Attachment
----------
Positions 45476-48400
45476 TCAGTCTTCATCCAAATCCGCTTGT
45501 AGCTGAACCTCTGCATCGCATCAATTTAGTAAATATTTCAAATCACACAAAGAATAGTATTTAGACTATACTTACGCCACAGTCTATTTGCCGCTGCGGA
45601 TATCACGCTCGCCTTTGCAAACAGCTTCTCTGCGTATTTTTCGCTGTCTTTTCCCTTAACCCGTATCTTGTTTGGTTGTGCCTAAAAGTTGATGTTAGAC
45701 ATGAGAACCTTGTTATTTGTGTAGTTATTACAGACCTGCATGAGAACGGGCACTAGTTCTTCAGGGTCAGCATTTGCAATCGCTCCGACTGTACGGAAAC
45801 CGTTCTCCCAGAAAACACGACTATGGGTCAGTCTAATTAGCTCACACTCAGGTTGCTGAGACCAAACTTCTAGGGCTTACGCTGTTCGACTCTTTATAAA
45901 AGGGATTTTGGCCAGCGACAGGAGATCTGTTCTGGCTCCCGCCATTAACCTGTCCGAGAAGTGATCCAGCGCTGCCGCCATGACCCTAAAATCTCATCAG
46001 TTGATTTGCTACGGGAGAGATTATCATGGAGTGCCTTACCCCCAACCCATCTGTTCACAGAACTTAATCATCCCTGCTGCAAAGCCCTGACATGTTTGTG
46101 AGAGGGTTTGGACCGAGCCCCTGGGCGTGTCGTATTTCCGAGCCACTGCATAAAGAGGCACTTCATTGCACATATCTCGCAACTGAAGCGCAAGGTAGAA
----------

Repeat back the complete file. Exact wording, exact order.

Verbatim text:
Positions 45476-48400
45476 TCAGTCTTCATCCAAATCCGCTTGT
45501 AGCTGAACCTCTGCATCGCATCAATTTAGTAAATATTTCAAATCACACAAAGAATAGTATTTAGACTATACTTACGCCACAGTCTATTTGCCGCTGCGGA
45601 TATCACGCTCGCCTTTGCAAACAGCTTCTCTGCGTATTTTTCGCTGTCTTTTCCCTTAACCCGTATCTTGTTTGGTTGTGCCTAAAAGTTGATGTTAGAC
45701 ATGAGAACCTTGTTATTTGTGTAGTTATTACAGACCTGCATGAGAACGGGCACTAGTTCTTCAGGGTCAGCATTTGCAATCGCTCCGACTGTACGGAAAC
45801 CGTTCTCCCAGAAAACACGACTATGGGTCAGTCTAATTAGCTCACACTCAGGTTGCTGAGACCAAACTTCTAGGGCTTACGCTGTTCGACTCTTTATAAA
45901 AGGGATTTTGGCCAGCGACAGGAGATCTGTTCTGGCTCCCGCCATTAACCTGTCCGAGAAGTGATCCAGCGCTGCCGCCATGACCCTAAAATCTCATCAG
46001 TTGATTTGCTACGGGAGAGATTATCATGGAGTGCCTTACCCCCAACCCATCTGTTCACAGAACTTAATCATCCCTGCTGCAAAGCCCTGACATGTTTGTG
46101 AGAGGGTTTGGACCGAGCCCCTGGGCGTGTCGTATTTCCGAGCCACTGCATAAAGAGGCACTTCATTGCACATATCTCGCAACTGAAGCGCAAGGTAGAA